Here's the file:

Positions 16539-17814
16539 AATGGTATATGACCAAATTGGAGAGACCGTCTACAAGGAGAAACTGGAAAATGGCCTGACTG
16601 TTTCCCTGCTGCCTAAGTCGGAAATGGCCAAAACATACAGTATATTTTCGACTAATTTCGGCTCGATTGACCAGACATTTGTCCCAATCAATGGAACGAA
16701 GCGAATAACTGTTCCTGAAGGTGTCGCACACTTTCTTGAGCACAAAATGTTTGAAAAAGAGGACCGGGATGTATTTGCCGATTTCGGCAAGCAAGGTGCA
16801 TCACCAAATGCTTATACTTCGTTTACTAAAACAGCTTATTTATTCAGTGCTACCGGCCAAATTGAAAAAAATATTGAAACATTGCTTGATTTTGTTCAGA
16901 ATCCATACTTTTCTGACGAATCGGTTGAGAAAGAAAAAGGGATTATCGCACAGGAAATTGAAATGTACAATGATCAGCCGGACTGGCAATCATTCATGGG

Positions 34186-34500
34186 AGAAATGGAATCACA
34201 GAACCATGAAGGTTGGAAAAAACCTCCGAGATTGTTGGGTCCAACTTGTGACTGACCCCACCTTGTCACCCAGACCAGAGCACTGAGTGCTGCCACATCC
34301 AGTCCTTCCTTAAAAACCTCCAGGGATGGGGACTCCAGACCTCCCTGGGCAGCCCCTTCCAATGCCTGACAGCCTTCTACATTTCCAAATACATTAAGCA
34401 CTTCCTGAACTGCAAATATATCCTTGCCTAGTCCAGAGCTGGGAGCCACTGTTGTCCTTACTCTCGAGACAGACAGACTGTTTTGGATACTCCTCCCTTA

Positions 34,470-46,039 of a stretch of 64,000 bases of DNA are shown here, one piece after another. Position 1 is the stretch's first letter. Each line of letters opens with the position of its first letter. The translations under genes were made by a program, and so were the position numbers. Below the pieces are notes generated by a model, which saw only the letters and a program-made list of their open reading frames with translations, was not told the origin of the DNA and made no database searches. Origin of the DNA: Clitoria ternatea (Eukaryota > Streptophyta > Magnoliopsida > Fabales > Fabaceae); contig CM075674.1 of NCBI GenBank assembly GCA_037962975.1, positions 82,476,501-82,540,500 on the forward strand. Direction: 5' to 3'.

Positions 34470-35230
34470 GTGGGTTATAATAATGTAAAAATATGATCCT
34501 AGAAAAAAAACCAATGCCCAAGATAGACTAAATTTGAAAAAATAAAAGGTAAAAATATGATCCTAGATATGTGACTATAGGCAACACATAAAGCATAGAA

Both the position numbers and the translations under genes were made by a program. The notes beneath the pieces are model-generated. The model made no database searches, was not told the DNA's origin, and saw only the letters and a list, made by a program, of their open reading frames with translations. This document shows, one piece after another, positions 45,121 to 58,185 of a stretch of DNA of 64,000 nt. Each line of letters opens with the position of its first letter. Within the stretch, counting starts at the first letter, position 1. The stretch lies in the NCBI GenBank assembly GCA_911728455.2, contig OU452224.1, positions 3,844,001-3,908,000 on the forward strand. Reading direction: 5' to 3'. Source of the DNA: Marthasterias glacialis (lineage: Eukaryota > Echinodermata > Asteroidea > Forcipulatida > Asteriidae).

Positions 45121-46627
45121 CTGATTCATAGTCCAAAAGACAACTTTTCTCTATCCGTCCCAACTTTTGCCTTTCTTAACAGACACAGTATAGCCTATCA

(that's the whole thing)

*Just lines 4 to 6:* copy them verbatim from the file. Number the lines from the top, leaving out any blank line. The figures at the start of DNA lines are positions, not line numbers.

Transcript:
16701 GCGAATAACTGTTCCTGAAGGTGTCGCACACTTTCTTGAGCACAAAATGTTTGAAAAAGAGGACCGGGATGTATTTGCCGATTTCGGCAAGCAAGGTGCA
16801 TCACCAAATGCTTATACTTCGTTTACTAAAACAGCTTATTTATTCAGTGCTACCGGCCAAATTGAAAAAAATATTGAAACATTGCTTGATTTTGTTCAGA
16901 ATCCATACTTTTCTGACGAATCGGTTGAGAAAGAAAAAGGGATTATCGCACAGGAAATTGAAATGTACAATGATCAGCCGGACTGGCAATCATTCATGGG